There are words and chants and articles and feelings flying around this week in America and in my community here in Minnesota. Police shot black men for rumors of weapons that, by video accounts, appear to be still in pockets. Snipers shot police officers for a system that cannot be cured with bullets. Tensions are high. Emotions are sharp and pointy and fragile.

The vigils and protests in my neck of the woods have been largely peaceful and unifying. People are standing together to cry and listen and prophecy. A 32 year old St. Paul man is being remembered for his gifts, strengths, and relationships. His life is being called worthy, but only after he was shot dead in his car while a four year old girl watched from the backseat. Lord, have mercy. We are failing her and her whole generation.

With every black life lost to police violence and racial injustice, a few are hard at work finding fault with the victim. Criminal records. Domestic abuse. Gang affiliation. Addiction. Unpaid parking tickets. Down to the acne and hangnails!  When specks and logs are discovered, they are paraded as justifiable cause, as proof that his behavior and identity were unworthy of life and dignity, respect, and basic human rights. (All while we reported rapist Brock Turner's swim times, charm, and Olympic potential I might add.) This pattern is fuel for a system and society hell bent on making sure white people like me can sleep at night. Those articles and arguments try to remind me of a great and permeating lie that has powered the quiet hum of my ease and privilege for nearly 35 years:

Some people have to earn their share of respect, belonging, and worthiness.
Some people can lose their share of respect, belonging, and worthiness.
And according to this system you, Meta, are white enough to sit on that jury.

I have the luxury of hearing what someone has done or left undone and then feeling better about whether or not they should have lived. I get to go home to my mostly white neighborhood where late night bangs are probably fireworks. I can turn it all off when I need a break because I'm too tired or sad. I get to, as Jesse Williams would say, go make myself a sandwich.

While abiding in this pattern is convenient and comfortable, it is not remotely Christian. As a preacher, I confess day in and day out that our identity and value are not aligned with what we do or who we are, but whose we are. Philando isn't more deserving of our grief because he was good at his job or well liked by kids or about to win a Nobel Prize, nor is he less worthy if it turns out he didn't have a conceal permit or jaywalked on occasion or was building a fricking bomb in his basement. Philando was and is and will forever be a beloved child of God.  If I tell my children that there is nothing they can do to make God love them any more or any less, then it is most certainly also true for Philando and black lives everywhere.

Being made in God's image and redeemed in Christ Jesus are not exclusive invitations or conditional offers. This is the gospel. It is untamed and Spirit-filled and a holy gift to the black community. But merely knowing that is not enough: white Christians are called to speak and embody this news even in the face of a system that does not encourage or reward such movement. (Poor Meta. So used to encouragement and rewards.)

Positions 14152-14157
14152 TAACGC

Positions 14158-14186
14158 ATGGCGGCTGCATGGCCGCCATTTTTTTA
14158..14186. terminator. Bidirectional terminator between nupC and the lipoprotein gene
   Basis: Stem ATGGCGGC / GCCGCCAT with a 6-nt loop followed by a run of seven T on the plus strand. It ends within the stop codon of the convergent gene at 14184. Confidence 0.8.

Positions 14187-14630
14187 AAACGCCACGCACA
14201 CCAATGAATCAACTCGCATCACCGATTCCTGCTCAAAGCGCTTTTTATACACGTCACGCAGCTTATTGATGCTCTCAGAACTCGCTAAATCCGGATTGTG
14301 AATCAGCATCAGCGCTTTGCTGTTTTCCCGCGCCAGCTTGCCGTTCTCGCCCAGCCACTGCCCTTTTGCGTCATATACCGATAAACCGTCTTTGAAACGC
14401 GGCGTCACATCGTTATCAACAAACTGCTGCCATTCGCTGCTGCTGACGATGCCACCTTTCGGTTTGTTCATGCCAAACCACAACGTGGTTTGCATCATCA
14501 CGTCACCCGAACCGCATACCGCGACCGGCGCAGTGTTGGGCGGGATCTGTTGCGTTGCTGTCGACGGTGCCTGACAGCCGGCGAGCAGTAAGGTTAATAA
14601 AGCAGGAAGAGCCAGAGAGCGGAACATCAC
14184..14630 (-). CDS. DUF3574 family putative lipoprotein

I will read about the men who have died this week - the black lives and the blue lives, their gifts and faults alike - and then will remember that they belong to God. They are worthy of love, belonging, justice, and life abundant regardless of what they've done or left undone.

We're decades - centuries - overdue, friends. It's high time to put our sandwiches down. This is a call to excuse ourselves from the jury and instead stand accused of our destructive ignorance and perversion of the gospel. Can we trust that grace wide enough for our own specks and logs? Can we listen and feel until we are disrupted and outraged about death where life matters and about conditional worth where Christ's body belongs?

Many of us will hear the story of the Good Samaritan in worship tomorrow. Forget the moralistic reminder about lending a hand and instead listen from the ditch. Watch passersby wave and promise you that Of Course All Lives Matter while you're lying there vulnerable and bleeding out - let it break you into pieces because their generalizing and brief glances are not enough. Wait there in the dust with death and injustice, wondering what or who marks you worthy of life. You might be surprised by the one who shows up and carries you back into belonging.

Sunday, June 5, 2016

just listen.

This weekend I read this article about a college campus rapist, caught in the brutal act and chased down by eye witnesses. What he did appalls me. What the woman endured breaks me. What the judge ruled offends me. Unfortunately, none of this is new. Victims are assaulted and then retramatized during a medical exam or the pointed questions they must answer for police and lawyers.

The judge gave a ridiculously lenient sentence